As the only member of the International Union for Conservation of Nature with 50 years’ family planning expertise, we seek changes to conservation policy, from inside the conservation sector, to reflect the importance of reproductive health and rights. We also hold Observer Status with both the United Nations Framework Convention on Climate Change and the UN Environment Programme. We use this unique status and expertise to seek to change the narrative. We believe that removing barriers to family planning should be a priority within biodiversity and climate policy.



We chair the IUCN Biodiversity & Family Planning Task Force. The International Union for Conservation of Nature, or IUCN, is the only global membership union composed of both government and civil society organisations. The Task Force is the first and only IUCN entity focussed exclusively on the connections between reproductive and environmental health. The Task Force is a result of the landslide vote, in support of our historic resolution, “Importance for the conservation of nature of removing barriers to rights-based voluntary family planning” at IUCN’s World Conservation Congress.

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Our recent cross-sectoral work includes the following reports:

Reproductive choice in national biodiversity policy

This guide can be used by those seeking to promote the importance of removing barriers to voluntary and rights-based family planning and the development of new Population, Health and Environment (PHE) programmes within national biodiversity plans. Close to 200 nations are reviewing, or are about to start reviewing, their national biodiversity plans. The guide sets out the background to these “National Biodiversity Strategies and Action Plans”, the national plans under the Convention on Biological Diversity, how to engage in revision processes, and suggests entry points in order to promote family planning and PHE within the plans.


Exploring the potential for PHE across key African landscapes

At COP28 in December 2023, the Margaret Pyke Trust published “Exploring the potential for Population, Health and Environment approaches across key conservation landscapes”. Conserve Global has undertaken an exhaustive research process, undertaking due diligence on over 230 concession areas across sub-Saharan Africa, identifying thirteen focal landscapes they believe are most suited to their model. In this paper, the Margaret Pyke Trust considers the PHE approach for Conserve Global, identifies two potential priority PHE project sites from among their thirteen focal landscapes and proposes the relevant partner organisations to undertake the health aspects of new PHE projects.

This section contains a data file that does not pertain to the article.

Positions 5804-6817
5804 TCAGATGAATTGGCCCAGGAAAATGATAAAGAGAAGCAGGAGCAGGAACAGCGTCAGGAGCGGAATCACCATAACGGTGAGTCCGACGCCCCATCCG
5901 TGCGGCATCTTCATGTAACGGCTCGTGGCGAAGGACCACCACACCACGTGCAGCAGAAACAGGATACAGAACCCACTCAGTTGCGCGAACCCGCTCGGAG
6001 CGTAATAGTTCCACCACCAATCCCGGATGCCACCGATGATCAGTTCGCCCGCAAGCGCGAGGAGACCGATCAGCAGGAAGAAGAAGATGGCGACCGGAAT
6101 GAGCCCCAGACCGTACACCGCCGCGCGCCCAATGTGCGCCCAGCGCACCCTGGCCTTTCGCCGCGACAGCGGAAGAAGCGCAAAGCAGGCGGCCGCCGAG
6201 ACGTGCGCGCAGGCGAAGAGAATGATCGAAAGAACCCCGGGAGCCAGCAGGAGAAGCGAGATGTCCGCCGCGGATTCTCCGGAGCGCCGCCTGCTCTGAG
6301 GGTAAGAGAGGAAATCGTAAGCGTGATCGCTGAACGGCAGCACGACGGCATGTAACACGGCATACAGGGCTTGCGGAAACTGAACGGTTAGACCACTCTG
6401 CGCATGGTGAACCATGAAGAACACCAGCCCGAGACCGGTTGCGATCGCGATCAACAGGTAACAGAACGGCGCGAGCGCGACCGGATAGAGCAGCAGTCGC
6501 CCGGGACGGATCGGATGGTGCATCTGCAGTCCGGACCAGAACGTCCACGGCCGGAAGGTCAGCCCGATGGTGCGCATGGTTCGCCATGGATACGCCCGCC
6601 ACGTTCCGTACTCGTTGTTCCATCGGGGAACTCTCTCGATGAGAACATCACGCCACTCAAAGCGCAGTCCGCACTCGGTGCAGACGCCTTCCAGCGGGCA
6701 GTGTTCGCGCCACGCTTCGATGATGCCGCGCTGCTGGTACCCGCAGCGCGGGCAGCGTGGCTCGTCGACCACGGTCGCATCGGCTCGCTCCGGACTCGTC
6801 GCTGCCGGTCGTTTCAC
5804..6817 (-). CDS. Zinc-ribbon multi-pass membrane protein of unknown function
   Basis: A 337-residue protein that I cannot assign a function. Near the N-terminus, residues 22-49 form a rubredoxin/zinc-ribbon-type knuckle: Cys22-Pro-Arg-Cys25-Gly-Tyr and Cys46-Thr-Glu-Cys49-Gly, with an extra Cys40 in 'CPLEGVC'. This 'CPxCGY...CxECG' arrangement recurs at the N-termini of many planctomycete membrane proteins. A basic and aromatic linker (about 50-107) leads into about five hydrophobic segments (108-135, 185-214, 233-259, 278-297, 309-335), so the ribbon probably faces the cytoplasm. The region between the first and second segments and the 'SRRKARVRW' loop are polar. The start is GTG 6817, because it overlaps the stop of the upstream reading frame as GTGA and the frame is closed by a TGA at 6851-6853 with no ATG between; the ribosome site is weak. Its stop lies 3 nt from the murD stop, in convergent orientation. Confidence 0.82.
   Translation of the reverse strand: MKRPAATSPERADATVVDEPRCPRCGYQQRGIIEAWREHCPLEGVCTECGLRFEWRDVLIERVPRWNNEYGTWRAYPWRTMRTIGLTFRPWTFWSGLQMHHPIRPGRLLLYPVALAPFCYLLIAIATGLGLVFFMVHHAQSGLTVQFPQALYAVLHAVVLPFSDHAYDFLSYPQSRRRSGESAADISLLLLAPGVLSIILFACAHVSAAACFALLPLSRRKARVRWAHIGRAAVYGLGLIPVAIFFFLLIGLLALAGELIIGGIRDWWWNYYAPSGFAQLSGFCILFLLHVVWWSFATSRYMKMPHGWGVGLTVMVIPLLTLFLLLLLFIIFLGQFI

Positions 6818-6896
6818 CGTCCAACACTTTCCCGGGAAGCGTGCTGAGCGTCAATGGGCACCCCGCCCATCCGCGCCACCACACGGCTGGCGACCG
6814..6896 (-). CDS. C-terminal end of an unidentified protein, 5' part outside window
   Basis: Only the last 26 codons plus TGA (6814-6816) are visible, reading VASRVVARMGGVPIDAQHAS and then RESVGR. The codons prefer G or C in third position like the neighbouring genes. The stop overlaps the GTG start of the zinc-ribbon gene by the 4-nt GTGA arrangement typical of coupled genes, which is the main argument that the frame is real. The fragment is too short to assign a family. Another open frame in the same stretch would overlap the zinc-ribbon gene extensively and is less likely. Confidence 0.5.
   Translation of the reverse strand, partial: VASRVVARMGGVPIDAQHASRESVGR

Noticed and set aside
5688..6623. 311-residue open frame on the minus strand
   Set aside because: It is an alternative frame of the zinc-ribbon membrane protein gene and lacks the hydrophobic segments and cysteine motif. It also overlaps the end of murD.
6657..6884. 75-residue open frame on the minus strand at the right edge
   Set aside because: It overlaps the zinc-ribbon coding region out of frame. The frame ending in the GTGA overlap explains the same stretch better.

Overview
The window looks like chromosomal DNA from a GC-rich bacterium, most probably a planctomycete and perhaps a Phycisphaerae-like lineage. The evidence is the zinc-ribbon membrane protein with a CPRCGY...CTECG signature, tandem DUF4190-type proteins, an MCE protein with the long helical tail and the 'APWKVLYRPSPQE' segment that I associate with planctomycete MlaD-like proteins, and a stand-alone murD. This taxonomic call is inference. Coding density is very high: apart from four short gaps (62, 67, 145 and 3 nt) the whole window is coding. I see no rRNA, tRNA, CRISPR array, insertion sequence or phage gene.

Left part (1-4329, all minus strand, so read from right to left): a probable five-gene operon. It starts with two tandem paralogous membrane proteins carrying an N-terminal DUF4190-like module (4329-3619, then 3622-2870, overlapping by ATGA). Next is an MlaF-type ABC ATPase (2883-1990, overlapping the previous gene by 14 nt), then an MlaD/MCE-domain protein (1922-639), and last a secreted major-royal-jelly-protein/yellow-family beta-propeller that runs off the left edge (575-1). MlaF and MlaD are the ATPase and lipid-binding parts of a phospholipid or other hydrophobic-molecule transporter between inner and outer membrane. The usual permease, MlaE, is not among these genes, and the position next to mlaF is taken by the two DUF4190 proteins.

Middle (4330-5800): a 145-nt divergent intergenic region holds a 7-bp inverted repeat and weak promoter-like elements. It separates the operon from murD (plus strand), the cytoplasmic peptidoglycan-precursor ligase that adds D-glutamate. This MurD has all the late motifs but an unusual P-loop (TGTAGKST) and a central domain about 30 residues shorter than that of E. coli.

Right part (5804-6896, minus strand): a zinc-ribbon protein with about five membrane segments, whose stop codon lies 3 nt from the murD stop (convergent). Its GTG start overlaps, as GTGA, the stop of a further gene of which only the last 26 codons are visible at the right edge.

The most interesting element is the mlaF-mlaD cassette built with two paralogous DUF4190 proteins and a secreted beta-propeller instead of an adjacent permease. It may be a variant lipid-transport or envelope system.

Healthy wetlands for the cranes and people of Rukiga, Uganda

The people of Rukiga, Uganda, depend on the health of their wetland for their food and water security, livelihoods and health, including the ability of wetlands to slow the increasingly common floods, a result of climate change. Given the connected human health, livelihood and environmental challenges faced by the local community, we are implementing an integrated programme of climate-smart agricultural livelihoods, healthcare training and service provision, wetland, upland and crane conservation and public education, directly responding to the calls of the community, as set out in this brief.


Climate change engagement: A guide for SRHR organisations

Numerous sexual and reproductive health and rights (SRHR) organisations have told us that they want to begin actively engaging in climate change policy and action. Whilst they know and understand the critical importance of reproductive choice as a climate adaptation and resilience building response, they have also shared that climate change is such a massive topic, that it can sometimes be hard to know where to start. With our partners at MSI Reproductive Choices, YADNET and PHE Ethiopia Consortium, we responded to these calls with this publication.


Removing Barriers to Family Planning, Empowering Sustainable Environmental Conservation

Our paper “Removing Barriers to Family Planning, Empowering Sustainable Environmental Conservation: A Background Paper and Call for Action” summarises why removing barriers to family planning is critical for women’s and girls’ health and empowerment, and sustainable environmental conservation.


The Importance of Human Reproductive Health and Rights for Cheetah Conservation

Population, Health and Environment conservation programmes incorporate voluntary and rights-based family planning actions, with conservation-focused sustainable livelihood interventions. They can achieve greater conservation, health and gender outcomes than single sector programmes. This paper looks at the geographical overlap of areas of family planning need, which are also a priority for cheetah conservation.